In addition, anglers can visit the Game and Fish website, gf.nd.gov, for an extensive list of fishing questions and answers.

 

Some winter fishing regulations include:

  • A maximum of four poles is legal for ice fishing.
  • Tip-ups are legal, and each tip-up is considered a single pole.
  • Mechanical devices that set the hook are legal; however, the use of any device that automatically retrieves the fish is illegal.
  • There is no restriction on the size of the hole in the ice while fishing. Materials used to mark holes must be in possession of anglers and spearers as soon as a hole larger than 10 inches in diameter is made in the ice.
  • It is only legal to release fish back into the water immediately after they are caught. Once a fish is held in a bucket or on a stringer, they can no longer be legally released in any water.
  • It is illegal to catch fish and transport them in water.
  • It is illegal to leave fish, including bait, behind on the ice.
  • All aquatic bait, such as fathead minnows, must be purchased or trapped in North Dakota.
  • Depositing or leaving any litter or other waste material on the ice or shore is illegal.
  • The packaging of fish (including parts thereof) away from one’s permanent residence must be done in such a manner that the number of fish in each package may be easily determined.
  • The daily limit is a limit of fish taken from midnight to midnight. No person may possess more than one day’s limit of fish while on the ice or actively engaged in fishing. If a situation occurs when an angler fishes overnight, the first daily limit must be removed from the ice by midnight prior to continuing to fish.
  • The possession limit is the maximum number of fish that an angler may have in his or her possession during a fishing trip of more than one day.
  • It is illegal to introduce anything into the water for the purpose of attempting to attract fish (chumming, artificial light, etc.) that is not attached or applied to a lure.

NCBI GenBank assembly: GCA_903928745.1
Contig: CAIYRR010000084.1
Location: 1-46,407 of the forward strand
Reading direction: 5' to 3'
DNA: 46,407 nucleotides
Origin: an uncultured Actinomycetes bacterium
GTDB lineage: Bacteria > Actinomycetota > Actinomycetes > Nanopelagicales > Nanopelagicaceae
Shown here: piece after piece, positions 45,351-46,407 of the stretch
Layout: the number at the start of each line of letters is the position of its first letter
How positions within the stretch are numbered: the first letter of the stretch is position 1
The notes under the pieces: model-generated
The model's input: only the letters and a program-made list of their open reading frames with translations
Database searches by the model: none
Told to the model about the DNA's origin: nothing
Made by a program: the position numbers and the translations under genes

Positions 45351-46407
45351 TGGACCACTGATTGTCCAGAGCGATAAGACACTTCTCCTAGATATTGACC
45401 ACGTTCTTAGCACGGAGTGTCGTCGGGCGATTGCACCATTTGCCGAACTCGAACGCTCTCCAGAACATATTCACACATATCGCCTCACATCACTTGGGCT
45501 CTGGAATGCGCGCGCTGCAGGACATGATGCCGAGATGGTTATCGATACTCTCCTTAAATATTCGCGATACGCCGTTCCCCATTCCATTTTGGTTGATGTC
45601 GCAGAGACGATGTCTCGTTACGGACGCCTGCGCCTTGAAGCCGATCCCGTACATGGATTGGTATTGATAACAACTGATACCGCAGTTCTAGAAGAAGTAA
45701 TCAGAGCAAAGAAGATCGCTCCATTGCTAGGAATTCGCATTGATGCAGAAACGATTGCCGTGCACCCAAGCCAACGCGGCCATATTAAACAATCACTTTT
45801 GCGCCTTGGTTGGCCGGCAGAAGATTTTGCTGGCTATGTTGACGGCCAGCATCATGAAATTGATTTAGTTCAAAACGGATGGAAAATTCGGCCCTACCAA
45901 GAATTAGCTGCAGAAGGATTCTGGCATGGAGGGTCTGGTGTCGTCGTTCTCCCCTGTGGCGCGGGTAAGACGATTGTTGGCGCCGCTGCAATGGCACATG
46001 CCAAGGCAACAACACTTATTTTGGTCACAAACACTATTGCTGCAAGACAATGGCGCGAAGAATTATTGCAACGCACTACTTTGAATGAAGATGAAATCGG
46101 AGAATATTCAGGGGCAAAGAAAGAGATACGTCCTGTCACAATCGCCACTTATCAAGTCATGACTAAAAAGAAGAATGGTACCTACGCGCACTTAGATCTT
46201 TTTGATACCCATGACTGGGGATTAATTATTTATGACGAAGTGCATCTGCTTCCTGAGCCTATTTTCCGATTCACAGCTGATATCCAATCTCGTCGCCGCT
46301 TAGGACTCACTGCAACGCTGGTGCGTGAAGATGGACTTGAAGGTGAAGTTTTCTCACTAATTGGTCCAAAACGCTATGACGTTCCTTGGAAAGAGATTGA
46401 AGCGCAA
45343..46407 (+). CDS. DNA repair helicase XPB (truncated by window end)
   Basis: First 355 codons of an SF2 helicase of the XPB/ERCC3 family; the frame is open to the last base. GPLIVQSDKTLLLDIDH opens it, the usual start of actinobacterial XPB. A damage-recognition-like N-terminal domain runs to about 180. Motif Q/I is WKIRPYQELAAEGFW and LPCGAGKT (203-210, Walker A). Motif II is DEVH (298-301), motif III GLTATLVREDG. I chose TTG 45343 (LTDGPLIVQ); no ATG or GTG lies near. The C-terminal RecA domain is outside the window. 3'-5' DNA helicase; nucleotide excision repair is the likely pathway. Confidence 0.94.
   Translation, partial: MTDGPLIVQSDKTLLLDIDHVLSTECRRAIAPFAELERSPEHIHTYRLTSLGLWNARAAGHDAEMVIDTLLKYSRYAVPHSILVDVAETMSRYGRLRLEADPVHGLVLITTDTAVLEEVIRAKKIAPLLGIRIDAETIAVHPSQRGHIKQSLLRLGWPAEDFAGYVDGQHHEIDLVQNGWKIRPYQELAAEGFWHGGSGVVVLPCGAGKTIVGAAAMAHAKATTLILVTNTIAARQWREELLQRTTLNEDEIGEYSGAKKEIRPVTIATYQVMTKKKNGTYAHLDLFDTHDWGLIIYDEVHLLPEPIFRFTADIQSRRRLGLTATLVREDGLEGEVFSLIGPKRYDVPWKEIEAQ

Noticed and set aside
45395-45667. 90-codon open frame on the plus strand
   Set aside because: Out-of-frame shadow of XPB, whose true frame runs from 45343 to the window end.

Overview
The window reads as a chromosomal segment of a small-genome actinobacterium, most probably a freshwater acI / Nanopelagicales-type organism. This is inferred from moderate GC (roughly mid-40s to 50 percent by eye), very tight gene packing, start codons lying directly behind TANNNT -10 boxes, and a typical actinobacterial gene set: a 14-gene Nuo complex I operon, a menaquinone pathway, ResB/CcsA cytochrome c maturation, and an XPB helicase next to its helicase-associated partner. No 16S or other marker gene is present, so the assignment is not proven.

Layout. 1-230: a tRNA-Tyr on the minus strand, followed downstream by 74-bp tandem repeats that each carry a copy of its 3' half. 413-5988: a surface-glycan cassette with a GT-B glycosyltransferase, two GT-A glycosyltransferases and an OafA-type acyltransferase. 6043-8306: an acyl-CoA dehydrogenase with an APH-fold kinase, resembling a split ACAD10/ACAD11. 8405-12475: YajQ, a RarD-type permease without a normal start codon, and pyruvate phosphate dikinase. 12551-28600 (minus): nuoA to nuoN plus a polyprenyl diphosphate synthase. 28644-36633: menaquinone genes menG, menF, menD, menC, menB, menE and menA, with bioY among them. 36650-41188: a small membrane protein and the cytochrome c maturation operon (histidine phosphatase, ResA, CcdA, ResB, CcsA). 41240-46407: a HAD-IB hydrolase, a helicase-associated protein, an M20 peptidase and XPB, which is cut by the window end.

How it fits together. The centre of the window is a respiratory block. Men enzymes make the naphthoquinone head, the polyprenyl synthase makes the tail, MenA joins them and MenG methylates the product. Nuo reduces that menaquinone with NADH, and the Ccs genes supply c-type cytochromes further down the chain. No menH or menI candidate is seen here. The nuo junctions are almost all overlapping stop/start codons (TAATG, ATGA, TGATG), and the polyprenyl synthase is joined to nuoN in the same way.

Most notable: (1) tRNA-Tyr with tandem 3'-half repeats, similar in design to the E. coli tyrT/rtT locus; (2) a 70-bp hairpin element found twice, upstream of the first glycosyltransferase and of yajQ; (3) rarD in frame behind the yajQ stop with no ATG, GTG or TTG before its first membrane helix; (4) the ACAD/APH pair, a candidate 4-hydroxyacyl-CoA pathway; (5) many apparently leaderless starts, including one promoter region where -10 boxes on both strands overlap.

• Licensing of fish houses is not required in North Dakota. However, any unoccupied fish house must have displayed on its outside in readily distinguishable characters at least three inches high, either a registration number issued by the department, or the owner’s name and address or name and telephone number.

Sampling Data Available

Anglers looking for a more in-depth look into many of North Dakota’s fisheries will have that chance soon on the state Game and Fish Department’s website, gf.nd.gov.

 

Jerry Weigel, fisheries production/development section supervisor, said beginning in early December, anglers will be able to view the most recent fisheries sampling data on those waters surveyed, which is the same data biologists use to make management decisions.

 

The various sampling surveys, for example, provide some insight into the sizes of fish in a lake and general population trends.

 

This most recent data will be available online for those lakes surveyed. Weigel said Game and Fish doesn’t have the personnel to survey all of the nearly 450 active lakes every year, but the majority of the better fishing waters are monitored annually.

 

Weigel said sampling data complements the other information – driving directions, contour maps, fish species and boat ramp availability – already provided on the website for all active fisheries.

Ice Awareness for Anglers, Hunters

The North Dakota Game and Fish Department is urging winter anglers and late-season hunters to use extreme caution when venturing out on ice.

 

Ice thickness is never consistent, especially early in winter, and can vary significantly on the same body of water. Edges become firm before the center.

 

A few reminders include: